Monday, December 17, 2012

A really nifty linear algebra trick

I've been stuck on this statistics problem for quite a while, I could taste where it was going but I could never put into words my   intuition. Today I discovered how to neatly  bypass the obstacle.  Discovered is not the appropriate word, because someone else  figured it out  long before me.  It's a really, really elementary linear algebra trick  that I have never encountered in my travels. Very likely, more experienced statisticians than myself    would  smile at my ignorance.

The earliest occurrence of this trick I could trace is    in a Russian paper  by  R. N. Belyaev published in  Teoryia Veroyasnosti i eio  Primenenyia, 1966.    $\newcommand{\bR}{\mathbb{R}}$ $\newcommand{\bx}{\boldsymbol{x}}$ $\newcommand{\by}{\boldsymbol{y}}$

Suppose that  $S$ is an invertible $n\times n$ matrix and $\bx,\by\in\bR^n$ are vectors which I regard as column vectors, i.e., column matrices.  Denote by $(-, -)$ the  natural inner product in  $\bR^n$

$$(\bx,\by)= \bx^\dagger\cdot \by, $$

where ${}^\dagger$ denotes the transpose of a matrix.

Let $r\in\bR$. The name of the game is to compute the scalar

$$ r- (\bx, S^{-1} \by)= r-\bx^\dagger\cdot S\cdot \by. $$

Such computations are often required in the neck of the woods where I've been spend the best  part of the last three years namely,  geometric probability. So here is the trick. I'll name it after Belyaev because I am sure he was not the first to observe it. (He even refers to an old book by H. Cramer on statistics.) $\newcommand{\one}{\boldsymbol{1}}$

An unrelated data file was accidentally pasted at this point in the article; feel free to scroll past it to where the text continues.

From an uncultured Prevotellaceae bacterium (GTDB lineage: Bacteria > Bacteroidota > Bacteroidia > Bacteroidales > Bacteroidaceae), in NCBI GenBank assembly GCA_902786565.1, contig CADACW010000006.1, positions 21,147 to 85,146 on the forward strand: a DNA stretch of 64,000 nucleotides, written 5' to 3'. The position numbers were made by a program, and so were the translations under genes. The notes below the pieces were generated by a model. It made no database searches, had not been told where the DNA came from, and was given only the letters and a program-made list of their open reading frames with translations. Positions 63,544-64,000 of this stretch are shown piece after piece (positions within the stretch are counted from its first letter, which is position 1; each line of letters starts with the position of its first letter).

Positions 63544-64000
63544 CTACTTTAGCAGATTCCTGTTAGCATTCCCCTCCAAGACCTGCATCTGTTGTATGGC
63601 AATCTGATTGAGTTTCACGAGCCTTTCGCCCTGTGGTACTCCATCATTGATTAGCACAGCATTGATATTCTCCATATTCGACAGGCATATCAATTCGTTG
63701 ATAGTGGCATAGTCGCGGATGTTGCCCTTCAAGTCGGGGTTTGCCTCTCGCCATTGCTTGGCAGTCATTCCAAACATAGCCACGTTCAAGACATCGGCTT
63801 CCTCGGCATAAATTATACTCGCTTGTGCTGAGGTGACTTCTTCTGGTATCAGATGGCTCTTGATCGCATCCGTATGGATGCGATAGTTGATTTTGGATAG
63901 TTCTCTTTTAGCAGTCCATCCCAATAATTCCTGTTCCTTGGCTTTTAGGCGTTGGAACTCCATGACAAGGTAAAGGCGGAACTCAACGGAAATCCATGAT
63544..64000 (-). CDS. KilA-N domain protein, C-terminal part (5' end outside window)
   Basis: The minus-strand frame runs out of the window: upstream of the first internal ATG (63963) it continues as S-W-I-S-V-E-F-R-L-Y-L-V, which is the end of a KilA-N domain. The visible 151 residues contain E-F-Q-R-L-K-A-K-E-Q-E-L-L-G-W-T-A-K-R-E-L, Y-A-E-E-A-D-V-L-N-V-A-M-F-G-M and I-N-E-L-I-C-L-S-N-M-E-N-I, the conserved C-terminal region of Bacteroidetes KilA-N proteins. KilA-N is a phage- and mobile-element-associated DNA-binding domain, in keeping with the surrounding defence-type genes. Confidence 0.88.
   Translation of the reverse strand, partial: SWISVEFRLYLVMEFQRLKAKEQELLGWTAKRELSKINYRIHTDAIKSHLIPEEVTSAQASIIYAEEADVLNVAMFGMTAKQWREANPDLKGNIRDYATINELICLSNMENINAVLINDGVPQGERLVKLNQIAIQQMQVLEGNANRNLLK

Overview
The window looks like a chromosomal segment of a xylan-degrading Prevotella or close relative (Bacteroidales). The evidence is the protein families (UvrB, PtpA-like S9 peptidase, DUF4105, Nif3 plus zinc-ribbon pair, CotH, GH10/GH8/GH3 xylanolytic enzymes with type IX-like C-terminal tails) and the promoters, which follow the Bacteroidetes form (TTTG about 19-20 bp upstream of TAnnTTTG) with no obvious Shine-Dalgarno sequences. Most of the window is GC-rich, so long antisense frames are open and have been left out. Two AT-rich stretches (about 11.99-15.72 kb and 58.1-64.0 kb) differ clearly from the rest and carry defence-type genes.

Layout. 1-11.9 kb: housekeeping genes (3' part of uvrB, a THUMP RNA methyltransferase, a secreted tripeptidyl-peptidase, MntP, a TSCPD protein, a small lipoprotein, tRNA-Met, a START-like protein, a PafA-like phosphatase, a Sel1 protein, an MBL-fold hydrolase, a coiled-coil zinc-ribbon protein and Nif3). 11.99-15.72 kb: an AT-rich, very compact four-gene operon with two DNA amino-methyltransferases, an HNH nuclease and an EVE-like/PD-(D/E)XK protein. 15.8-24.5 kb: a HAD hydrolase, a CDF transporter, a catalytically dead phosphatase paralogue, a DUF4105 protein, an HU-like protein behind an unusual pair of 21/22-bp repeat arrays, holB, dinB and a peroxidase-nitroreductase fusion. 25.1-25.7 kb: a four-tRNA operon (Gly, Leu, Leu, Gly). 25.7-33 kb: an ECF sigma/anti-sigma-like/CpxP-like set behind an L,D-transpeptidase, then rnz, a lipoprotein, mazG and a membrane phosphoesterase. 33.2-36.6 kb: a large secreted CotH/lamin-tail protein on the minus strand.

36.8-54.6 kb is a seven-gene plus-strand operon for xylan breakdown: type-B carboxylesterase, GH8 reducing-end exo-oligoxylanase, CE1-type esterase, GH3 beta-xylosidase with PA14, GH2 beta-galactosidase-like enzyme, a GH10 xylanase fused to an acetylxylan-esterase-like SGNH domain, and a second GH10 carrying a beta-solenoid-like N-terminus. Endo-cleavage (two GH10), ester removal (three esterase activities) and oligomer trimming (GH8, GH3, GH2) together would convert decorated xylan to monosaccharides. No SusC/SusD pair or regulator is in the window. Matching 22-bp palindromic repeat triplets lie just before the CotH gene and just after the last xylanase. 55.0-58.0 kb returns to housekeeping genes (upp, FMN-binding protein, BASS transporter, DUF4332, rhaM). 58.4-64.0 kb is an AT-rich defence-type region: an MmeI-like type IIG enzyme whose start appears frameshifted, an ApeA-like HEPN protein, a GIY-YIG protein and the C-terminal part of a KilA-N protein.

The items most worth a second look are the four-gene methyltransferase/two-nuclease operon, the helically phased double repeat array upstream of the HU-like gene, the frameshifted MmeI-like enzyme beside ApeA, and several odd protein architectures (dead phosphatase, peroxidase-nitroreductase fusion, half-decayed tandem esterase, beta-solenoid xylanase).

Belyaev's Trick.   

$$ r-\bx^\dagger\cdot S\cdot \by =\frac{\det\left[\begin{array}{cc} S &\by\\ \bx^\dagger & r
\end{array}\right]}{\det S}=\frac{\det\left[\begin{array}{cc} r &\bx^\dagger\\ \by & S
\end{array}\right]}{\det S}. $$

Here is the disappointingly simple proof. Note that

$$  \left[
 \begin{array}{cc}\one_n & S^{-1}\by\\
0 & r-\bx^\dagger S^{-1} \by
\right]= \left[
 \begin{array}{cc} \one_n & 0\\-\bx^\dagger & 1
\right]\cdot  \left[
 \begin{array}{cc} S^{-1} & 0\\
0 & 1  \end{array}\right] \cdot  \left[ \begin{array}{cc} S &\by\\ \bx^\dagger & r
\end{array}\right].  $$

Now take the determinants of  both sides to obtain the first equality.  The second equality  follows  from the first by permuting the rows and columns of the matrix at numerator. $\DeclareMathOperator{\Cov}{\boldsymbol{Cov}}$ $\newcommand{\bsE}{\boldsymbol{E}}$

Here is how it works in practice.   Suppose that   $(X_0, X_1, \dotsc, X_n)\in \bR^{n+1}$ is a centered random  Gaussian, with covariance matrix

$$\Cov(X_0, X_1, \dotsc, X_n)= \Bigl( \;\bsE\bigl( X_i\cdot X_j\,\bigr)\;\Bigr)_{0\leq i,j\leq n}. $$

Assume  that the Gaussian vector $(X_1,\dotsc, X_n)$ is nondegenerate, i.e., the  symmetric matrix  $S=\Cov(X_1,\dotsc, X_n)$ is invertible.

We can then define in an unambiguous way the conditional random variable $\DeclareMathOperator{\var}{\boldsymbol{var}}$

$$(X_0|\; X_1=\cdots =X_n=0). $$

This is a  centered Gaussian random variable with variance given by the   the regression formula

$$ \var(X_0|\; X_1=\cdots =X_n=0)= \var(X_0) - \bx^\dagger\cdot S\cdot \bx, $$

 where $\bx^\dagger $ is the row vector

$$\bx^\dagger =\left(\; \bsE(X_0X_1),\cdots ,\bsE(X_0 X_n)\;\right). $$

If we now use  Belyaev's trick we deduce

$$  \var(X_0|\; X_1=\cdots =X_n=0)=\frac{\det\Cov(X_0, X_1, \dotsc, X_n)}{\det\Cov(X_1,\dotsc, X_n)}.  $$

In this form it is used in the related paper of Jack Cuzick (Annals of Probability, 3(1975), 849-858.)

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